Medical Specialist Training: Challenges and Opportunities
Home > Health > Expert Contributor

Medical Specialist Training: Challenges and Opportunities

Photo by:   Jorge Valdez
Share it!
By Jorge Valdez - TecSalud (Medicine and Health Sciences Faculty of the Monterrey Institute of Technology)


Providing the population with quality healthcare is a complex process that involves different actors but mainly proficient, skillful, and highly specialized physicians. The goal of graduate medical education is to ensure that enough physicians-in-training become competent to practice in their field of medicine. In Mexico, medical residency is defined as a set of academic, care, and research activities that are endorsed by universities and the surgical programs implemented by the clinical training sites. Each residency program must be registered with the National Medical Residence System of the Interinstitutional Commission for the Training of Human Resources in Health.

Training in residency programs is highly competitive; it requires the formation of competent physicians that achieve the performance standards that were declared for their technical skills, attitudes, and interpersonal abilities. The goals of any residency program describe three needs: best care for the patient, social pertinence and accountability, and personal accomplishment. In this type of training, learning takes place in the clinical settings that are highly influenced by several changes to clinical care, such as the diminution of patients, cost optimization, and a reduction of the length of stay in hospitals. Medical specialties should adapt to those changes, and they would still have to reorient their efforts to prepare the physicians in their residency.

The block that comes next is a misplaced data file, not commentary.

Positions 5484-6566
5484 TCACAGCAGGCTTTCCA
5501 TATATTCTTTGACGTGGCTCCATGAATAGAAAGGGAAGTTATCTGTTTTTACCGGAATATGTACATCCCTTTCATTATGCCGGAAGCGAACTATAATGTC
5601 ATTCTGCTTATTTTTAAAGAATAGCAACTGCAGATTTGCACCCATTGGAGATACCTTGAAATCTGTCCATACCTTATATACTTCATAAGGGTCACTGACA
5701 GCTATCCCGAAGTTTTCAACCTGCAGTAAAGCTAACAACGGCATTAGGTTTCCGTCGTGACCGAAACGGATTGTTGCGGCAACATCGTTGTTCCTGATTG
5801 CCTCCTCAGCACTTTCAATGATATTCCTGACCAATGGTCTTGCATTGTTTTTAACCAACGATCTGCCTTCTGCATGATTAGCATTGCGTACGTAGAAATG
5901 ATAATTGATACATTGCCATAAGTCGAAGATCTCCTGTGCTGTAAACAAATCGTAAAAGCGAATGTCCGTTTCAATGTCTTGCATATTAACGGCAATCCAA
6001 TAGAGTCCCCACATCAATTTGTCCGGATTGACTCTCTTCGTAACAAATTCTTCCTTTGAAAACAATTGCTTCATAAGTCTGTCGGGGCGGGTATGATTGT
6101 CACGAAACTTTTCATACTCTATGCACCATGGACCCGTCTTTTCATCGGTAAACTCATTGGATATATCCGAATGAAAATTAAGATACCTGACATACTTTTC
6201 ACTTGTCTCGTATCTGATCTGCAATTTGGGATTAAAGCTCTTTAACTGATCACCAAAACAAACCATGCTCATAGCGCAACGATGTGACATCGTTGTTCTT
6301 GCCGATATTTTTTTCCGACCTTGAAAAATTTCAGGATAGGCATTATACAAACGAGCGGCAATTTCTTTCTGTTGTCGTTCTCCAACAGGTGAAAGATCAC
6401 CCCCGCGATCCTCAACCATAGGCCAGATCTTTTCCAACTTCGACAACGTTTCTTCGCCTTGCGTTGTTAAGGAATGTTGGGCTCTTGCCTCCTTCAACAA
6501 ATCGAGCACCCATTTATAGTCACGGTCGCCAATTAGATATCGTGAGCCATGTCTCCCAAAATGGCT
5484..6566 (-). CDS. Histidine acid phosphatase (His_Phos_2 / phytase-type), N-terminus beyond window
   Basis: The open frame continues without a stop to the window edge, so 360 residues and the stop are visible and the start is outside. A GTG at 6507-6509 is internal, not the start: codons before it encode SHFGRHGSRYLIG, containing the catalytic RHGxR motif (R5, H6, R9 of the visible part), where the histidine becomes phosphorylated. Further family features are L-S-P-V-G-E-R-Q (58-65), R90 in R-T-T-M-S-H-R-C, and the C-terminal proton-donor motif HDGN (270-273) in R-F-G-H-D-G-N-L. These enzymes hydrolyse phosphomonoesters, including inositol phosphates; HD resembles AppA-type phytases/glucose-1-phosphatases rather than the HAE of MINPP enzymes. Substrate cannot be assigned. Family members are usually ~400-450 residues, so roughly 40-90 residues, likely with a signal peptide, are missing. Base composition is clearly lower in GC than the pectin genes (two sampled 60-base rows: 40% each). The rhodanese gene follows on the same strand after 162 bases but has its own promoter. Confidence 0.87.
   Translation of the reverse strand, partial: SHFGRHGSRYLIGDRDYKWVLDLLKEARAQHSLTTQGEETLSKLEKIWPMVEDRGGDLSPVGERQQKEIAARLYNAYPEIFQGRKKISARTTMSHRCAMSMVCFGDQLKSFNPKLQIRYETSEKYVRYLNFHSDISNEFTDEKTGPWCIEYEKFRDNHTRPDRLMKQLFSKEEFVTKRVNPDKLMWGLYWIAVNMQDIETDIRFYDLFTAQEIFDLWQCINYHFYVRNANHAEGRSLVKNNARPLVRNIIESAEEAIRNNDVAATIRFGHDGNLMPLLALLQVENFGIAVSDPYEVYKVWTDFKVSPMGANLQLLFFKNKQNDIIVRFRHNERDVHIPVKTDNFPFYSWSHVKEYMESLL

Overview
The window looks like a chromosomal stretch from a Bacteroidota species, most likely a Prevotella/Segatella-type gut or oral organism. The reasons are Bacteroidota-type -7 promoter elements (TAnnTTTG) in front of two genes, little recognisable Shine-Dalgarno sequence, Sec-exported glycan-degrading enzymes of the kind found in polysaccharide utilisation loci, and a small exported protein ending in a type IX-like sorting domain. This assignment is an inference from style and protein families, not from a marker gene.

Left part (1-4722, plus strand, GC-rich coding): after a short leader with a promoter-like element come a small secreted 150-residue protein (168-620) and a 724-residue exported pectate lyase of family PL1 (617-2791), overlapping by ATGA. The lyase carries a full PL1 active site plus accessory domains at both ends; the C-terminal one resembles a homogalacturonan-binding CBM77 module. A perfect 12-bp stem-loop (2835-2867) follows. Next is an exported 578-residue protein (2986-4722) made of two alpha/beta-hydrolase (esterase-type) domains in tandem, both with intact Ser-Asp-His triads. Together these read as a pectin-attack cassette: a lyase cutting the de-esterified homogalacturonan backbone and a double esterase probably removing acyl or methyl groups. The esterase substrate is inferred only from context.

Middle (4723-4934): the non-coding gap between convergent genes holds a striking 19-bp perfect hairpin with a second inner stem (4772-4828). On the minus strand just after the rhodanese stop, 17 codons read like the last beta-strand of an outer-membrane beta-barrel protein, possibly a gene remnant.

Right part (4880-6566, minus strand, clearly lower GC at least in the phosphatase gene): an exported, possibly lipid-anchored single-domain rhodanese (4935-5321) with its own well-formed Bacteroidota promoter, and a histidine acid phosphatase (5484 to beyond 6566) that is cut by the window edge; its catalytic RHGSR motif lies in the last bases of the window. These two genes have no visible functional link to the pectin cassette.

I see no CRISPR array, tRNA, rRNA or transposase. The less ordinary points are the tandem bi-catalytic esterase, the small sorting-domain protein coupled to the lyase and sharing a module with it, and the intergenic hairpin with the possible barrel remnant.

In our country, the number of specialists is lower than the average in other countries (178 versus 119 per 100,000 population) of the Organization for Economic Co-operation and Development. Regarding geographical distribution, 54.2 percent of medical specialists are concentrated in Mexico City, State of Mexico, Jalisco, and Nuevo Leon; the remaining 45.8 percent are distributed in the other 28 states. Mexico City had the highest rate of medical specialists (505.7/100 000 population), followed by Nuevo Leon (185.3/100 000 population) and Jalisco (172/100 000 population). On average, there are 1.7 male specialists per female specialist.


Training programs are concentrated in a few cities; the cities with the highest concentration are Mexico City, Monterrey, and Guadalajara. To obtain a spot in a residency program, the graduate physician must pass the highly selective National Examination of Medical Residency Applicants. In the country, 54 institutions in the public and private spheres offer places for specialized medical training. Candidates annually compete for 17,940 spots (17,520 for Mexicans and 420 for foreigners) in the different academic programs. In 2016, of the 46 institutions that offered places for resident doctors, 18 (39 percent) were public and 28 (61 percent) private institutions. The largest number of training opportunities 9,040 (52 percent) are in the clinical facilities of the Mexican Institute of Social Security. Another 4,251 slots (24 percent) are available from the Ministry of Health. Approximately 366 (2 percent) of training opportunities are available through nongovernmental organizations; one of them, Tecnológico de Monterrey, has an innovative public-private (nonprofit) approach.